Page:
Jim Eno Launches Project Traction

Patricia Lim

The musician/producer/engineer brings more women and non-binary artists into producing and engineering. 

By Karoline Pfeil

When things shut down in 2020, inequalities that had pervaded every part of the music industry quickly bubbled to the surface. Around this time Austin music producer Jim Eno came to a disturbing realization: “I stumbled across a statistic,” Eno explained. “If you look at the United States, in our recording and engineering fields, it’s about 5% women. I work with so many talented women I couldn’t believe that it was that low. So I started figuring out ideas on how I could change that number.” A few phone calls later, Project Traction took root.

Founded by Eno (drummer/co-founder of Spoon and owner of Public Hi-Fi studio), Project Traction is driven by a deep frustration with the lack of diversity in the music and recording industries, and is on a mission to make space for non-male producers. Eno has selected eight female and non-binary musicians, mostly Austin-based, to share his recording space at Public Hi-Fi, producing and recording tracks for artists of their choice, in an effort to spread his wealth of knowledge and resources to aspiring producers.

One of those producers is Sara Houser, frontwoman of Löwin and part of the Austin music scene for over a decade. She recorded vocals on Spoon’s last record and has done plenty of session work in the past, but it was a different story when she was first starting out.

“Every session I was in was mostly men,” Houser recalls, “And that was something that never felt that weird for me because it was kind of a continuation of my experience in college – the ratio of guys to girls at that time was pretty steep.” 

“It didn’t feel weird to me at first, but the more that I thought about it I was like, ‘this is weird, there are so many women in this town that make music.’”

Despite rich backgrounds in recording and musicianship, many of the producers Eno approached entered the project with doubts regarding their producing capabilities and whether they had the ability to fill the role of a producer.

Kam Franklin, lead vocalist and frontwoman of the Suffers, shared her experience in working on this project:

“I think I was always interested in producing once I realized it was accessible to me. There was a period in my life where I didn’t think I could be. Sometimes it takes someone else telling you.”

By opening the door to new producers, Eno expands the creative range of Austin musicians who are already overflowing with talent, utilizing his mentorship skills that he has demonstrated in projects such as his work instructing students from the University of Ohio.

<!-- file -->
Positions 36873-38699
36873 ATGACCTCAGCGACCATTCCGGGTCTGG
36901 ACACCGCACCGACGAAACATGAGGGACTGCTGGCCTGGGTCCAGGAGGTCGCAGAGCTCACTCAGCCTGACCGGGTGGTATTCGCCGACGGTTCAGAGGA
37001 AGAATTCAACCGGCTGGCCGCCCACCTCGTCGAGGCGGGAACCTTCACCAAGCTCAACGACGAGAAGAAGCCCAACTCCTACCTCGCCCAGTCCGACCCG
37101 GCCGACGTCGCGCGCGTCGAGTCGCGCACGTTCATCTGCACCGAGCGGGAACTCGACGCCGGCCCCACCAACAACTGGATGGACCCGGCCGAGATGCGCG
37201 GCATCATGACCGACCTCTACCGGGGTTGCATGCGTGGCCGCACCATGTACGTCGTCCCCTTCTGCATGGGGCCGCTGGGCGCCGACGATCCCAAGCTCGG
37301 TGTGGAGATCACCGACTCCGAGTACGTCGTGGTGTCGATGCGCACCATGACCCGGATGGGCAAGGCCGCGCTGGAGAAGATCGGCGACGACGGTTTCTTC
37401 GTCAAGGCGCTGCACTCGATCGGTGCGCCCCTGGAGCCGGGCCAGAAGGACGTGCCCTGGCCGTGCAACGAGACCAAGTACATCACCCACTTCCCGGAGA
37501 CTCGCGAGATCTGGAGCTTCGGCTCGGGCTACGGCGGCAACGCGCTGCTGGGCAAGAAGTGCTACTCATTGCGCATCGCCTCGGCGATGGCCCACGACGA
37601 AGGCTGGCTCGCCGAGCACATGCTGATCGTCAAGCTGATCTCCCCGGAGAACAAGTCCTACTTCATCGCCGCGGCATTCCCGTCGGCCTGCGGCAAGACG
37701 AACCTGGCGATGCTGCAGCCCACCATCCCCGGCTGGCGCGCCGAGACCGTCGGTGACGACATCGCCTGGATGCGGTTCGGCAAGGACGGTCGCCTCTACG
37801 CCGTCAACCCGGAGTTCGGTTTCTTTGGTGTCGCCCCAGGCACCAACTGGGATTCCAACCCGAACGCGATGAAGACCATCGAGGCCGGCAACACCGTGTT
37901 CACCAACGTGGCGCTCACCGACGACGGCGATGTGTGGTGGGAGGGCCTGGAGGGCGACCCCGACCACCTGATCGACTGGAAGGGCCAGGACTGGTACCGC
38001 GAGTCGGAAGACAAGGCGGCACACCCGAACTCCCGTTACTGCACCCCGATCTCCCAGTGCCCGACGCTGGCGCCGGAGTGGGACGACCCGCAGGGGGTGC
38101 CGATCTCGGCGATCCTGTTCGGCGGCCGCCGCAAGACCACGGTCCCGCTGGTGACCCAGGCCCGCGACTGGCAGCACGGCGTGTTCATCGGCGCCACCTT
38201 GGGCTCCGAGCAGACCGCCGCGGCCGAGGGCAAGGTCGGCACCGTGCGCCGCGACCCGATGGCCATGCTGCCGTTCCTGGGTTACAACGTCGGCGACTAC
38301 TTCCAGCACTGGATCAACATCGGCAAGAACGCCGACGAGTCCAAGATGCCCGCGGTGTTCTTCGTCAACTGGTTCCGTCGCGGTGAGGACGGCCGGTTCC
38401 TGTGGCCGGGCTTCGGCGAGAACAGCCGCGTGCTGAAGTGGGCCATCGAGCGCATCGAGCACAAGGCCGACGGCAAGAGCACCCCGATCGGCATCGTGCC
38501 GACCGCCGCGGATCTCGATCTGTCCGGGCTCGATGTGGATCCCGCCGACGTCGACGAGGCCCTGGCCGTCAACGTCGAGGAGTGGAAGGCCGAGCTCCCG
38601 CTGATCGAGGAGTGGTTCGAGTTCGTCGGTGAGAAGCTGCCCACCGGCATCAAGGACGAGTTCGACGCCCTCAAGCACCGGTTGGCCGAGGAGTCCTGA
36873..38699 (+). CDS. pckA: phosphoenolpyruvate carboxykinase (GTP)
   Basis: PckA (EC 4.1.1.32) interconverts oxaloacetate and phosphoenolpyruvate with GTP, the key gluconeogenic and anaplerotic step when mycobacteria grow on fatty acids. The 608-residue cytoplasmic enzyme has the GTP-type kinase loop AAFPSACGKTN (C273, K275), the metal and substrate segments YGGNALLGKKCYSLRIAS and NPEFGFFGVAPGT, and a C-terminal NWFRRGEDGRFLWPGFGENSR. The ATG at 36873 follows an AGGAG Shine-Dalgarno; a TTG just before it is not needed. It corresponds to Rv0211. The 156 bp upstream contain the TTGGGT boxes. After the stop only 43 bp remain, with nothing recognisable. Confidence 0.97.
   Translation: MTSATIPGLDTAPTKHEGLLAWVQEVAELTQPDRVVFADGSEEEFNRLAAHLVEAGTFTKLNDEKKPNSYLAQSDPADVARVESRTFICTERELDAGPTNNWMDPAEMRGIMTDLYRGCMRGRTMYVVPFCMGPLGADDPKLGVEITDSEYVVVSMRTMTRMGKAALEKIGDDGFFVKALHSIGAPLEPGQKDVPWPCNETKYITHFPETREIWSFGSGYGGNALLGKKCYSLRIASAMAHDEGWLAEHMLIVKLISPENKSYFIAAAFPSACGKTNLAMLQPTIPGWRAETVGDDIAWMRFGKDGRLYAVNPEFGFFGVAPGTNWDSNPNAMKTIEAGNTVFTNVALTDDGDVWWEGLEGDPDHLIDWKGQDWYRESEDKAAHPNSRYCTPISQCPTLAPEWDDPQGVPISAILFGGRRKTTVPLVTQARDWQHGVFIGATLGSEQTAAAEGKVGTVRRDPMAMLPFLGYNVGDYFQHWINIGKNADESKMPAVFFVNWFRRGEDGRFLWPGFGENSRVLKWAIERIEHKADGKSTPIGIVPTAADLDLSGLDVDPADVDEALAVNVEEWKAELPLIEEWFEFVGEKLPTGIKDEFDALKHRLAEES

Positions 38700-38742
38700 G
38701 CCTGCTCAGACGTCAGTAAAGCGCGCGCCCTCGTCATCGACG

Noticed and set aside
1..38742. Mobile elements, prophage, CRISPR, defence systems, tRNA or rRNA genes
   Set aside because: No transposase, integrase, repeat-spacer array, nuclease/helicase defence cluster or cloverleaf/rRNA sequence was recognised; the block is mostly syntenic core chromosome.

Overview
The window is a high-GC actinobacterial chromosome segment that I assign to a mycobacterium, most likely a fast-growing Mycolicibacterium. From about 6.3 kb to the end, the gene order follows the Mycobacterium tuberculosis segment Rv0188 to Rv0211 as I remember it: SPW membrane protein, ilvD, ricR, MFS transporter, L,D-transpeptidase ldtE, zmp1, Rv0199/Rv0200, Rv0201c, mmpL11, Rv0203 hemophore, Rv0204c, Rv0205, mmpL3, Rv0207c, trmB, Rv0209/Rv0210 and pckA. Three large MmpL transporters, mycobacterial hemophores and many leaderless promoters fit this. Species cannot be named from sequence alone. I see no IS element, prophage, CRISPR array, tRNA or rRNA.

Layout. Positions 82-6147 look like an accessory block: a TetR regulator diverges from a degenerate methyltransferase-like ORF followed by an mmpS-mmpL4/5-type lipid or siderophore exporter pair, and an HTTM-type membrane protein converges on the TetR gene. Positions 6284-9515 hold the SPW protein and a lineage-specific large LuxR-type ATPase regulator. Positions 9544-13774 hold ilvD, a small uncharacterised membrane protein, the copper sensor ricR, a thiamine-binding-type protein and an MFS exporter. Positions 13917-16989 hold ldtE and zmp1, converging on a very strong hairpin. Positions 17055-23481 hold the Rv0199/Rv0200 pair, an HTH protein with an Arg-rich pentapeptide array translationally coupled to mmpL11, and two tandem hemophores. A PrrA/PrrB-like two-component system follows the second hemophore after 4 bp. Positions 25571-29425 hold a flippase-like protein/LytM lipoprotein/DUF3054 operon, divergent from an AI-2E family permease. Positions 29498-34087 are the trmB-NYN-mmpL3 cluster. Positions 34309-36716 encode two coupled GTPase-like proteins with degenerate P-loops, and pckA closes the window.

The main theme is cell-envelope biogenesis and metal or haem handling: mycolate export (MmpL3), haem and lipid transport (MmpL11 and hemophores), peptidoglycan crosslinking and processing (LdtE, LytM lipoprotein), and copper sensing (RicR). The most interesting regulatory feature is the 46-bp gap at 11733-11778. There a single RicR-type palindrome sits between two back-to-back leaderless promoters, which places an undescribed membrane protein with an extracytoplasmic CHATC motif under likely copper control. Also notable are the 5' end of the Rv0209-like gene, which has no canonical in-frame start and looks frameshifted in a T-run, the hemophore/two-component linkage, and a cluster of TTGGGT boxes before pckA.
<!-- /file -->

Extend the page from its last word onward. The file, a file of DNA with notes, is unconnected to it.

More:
In his mentorship, Eno stresses the importance of diversification, emphasizing that musicians benefit from occupying different roles within recording, performing, and managing. Eno himself is multi-faceted: an engineer, producer, musician, and studio owner. He began his career as an electrical engineer, producing microchips for Motorola before he and his friend Britt Daniel started up Spoon. To Eno, the project highlights the potential for female and non-binary musicians to step into many different roles in the music industry.

“This is a stepping stone into diversifying a career. To be a musician, you can’t just do one thing – you have to do as many things as possible, ”

Jim Eno

Gender disparities are visible in almost every area of the music industry, but the numbers in the recording and engineering field are particularly glaring. According to Statista, in 2020, only 2% of producers in the music industry were female. In 2016, a survey by the Audio Engineering Society found that only 7% of its members were women.

“We are not on an equal playing field at all,” says Franklin.  “It starts with acknowledging that things are not equal, and with the people that do sit in seats of power mirroring Jim’s actions.” 

Another Project Traction producer, Lucille Garner, had already spent some time engineering before jumping onto this project. Garner has produced tracks for local artists like Drint (on his E.P Don’t Save Me), and she is the owner of Siren Pop Studios. She was similarly disappointed by the numbers. But Project Traction provides Garner with some hope for the future:

“This will definitely be helpful for young women who want to do this thing, to see more women doing it. And then they’ll think ‘this is something I can do.’”

Franklin echoed Garner’s hopes. “I feel more empowered because of what I’ve learned here and I look forward to the next step.”

In addition to Franklin, Garner, and Houser, Eno worked with five other seasoned Austin musicians – Emilie Basez, Gina Chavez, Grace Youn, Megz Kelly, and Mariclaire Glaeser. Supported by advisors Liz Lambert, founder of Bunkhouse, and Caren Kelleher, founder of Gold Rush Vinyl, the team has made some impressive headway in their mission. The single, “How High”, produced by Emilie Basez, has just been released, and the next seven tracks are set for the coming weeks and months. A panel has also been set up for SXSW.

After this first round of Project Traction, Eno hopes to continue the efforts for years to come.

“I think it is a sustainable model, the idea of having music producers take female musicians under their wing and sort of guiding them through the process ” Eno explains. “That’s an easy, easy thing to do. I love the mentorship portion of it. And I feel like we can make an impact and increase those numbers.”

Eno isn’t aiming low in his ambitions: “If it’s 10% now, let’s get it over 51%.”

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